I move amendment No. 1:
In page 5, between lines 36 and 37, to insert the following:
"(3) where a court is determining the sentence to be imposed on a person for an offence to which this section applies, the court shall, upon application by the person in respect of whom such offence was committed, hear the evidence of the person in respect of whom the offence was committed as to the effect of the offence on such person upon being requested to do so.".
My amendment seeks to insert a new subsection in section 5 which deals with the effect of the offence on the victim. Section 5 provides that where a court is determining the sentence to be imposed on a person for an offence to which this section applies, the court shall take into account and may, where necessary, receive evidence or submissions concerning any effect, whether long term or otherwise of the offence on the person. In other words, it is left to the court where it deems it necessary to receive evidence or submissions as to the effect of the crime on the individual. It appears that the court has to decide in a vacuum whether to hear evidence or submissions. The victim of the offence would not be a party to the proceedings and effectively it is left to a judge to determine whether to receive evidence on submissions on the effects of the offence on the victim.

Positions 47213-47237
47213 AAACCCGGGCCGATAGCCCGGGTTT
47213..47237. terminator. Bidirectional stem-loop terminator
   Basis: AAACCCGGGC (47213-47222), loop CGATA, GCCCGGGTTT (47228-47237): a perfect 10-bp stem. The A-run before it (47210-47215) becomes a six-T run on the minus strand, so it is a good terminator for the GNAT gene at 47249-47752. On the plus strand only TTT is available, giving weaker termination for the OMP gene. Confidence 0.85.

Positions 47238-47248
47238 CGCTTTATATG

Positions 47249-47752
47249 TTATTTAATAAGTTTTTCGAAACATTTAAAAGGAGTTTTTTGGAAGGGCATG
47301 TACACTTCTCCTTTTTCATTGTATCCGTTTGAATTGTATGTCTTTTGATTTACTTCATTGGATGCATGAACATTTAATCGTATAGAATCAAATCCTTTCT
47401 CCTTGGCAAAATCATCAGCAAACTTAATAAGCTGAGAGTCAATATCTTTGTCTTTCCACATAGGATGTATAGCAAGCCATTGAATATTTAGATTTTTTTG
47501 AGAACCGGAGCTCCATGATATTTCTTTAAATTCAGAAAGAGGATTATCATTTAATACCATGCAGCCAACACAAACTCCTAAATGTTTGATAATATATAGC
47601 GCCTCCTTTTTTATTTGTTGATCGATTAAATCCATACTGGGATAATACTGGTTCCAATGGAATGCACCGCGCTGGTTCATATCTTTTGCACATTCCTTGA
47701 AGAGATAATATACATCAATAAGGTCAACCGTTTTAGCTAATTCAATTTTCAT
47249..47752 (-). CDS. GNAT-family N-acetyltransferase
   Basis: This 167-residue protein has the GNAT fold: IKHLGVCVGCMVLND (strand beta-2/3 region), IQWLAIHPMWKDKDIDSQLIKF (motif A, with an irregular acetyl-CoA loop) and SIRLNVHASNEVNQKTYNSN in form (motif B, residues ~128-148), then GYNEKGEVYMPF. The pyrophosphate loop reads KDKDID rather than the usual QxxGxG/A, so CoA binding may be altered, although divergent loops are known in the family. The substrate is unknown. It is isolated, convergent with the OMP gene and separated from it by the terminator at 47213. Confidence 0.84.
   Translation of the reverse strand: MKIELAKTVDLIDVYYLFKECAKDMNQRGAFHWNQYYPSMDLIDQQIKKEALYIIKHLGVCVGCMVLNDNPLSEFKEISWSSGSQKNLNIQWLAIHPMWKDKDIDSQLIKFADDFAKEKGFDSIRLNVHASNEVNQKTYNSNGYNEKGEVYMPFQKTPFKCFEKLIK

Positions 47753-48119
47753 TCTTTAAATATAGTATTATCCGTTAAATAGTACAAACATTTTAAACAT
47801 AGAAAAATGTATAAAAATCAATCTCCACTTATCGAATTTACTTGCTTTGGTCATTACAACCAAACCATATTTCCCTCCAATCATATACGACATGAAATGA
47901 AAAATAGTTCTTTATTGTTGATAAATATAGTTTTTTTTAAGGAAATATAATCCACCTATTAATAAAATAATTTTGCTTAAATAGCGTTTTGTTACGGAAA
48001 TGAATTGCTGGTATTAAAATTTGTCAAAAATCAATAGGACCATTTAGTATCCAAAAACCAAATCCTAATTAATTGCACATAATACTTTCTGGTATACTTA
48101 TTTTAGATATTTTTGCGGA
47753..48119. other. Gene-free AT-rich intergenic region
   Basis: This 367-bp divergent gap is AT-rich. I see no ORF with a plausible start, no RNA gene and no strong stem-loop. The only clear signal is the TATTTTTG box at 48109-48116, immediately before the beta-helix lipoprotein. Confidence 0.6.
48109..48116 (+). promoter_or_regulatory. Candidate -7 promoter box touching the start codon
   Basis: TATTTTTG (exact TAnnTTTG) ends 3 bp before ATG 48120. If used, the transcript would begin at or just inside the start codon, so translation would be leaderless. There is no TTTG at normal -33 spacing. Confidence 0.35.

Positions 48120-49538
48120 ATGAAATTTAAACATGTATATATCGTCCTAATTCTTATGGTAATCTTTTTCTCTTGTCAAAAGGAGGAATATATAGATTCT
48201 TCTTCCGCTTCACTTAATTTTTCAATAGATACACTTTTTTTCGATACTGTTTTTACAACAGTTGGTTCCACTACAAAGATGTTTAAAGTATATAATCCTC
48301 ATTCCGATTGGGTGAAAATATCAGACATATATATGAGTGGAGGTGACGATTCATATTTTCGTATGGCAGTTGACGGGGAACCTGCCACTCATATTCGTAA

The subsection which I seek to insert reads as follows:
(3) Where a court is determining the sentence to be imposed on a person for an offence to which this section applies, the court shall, upon application by the person in respect of whom such offence was committed, hear the evidence of the person in respect of whom the offence was committed as to the effect of the offence on such person upon being requested to do so.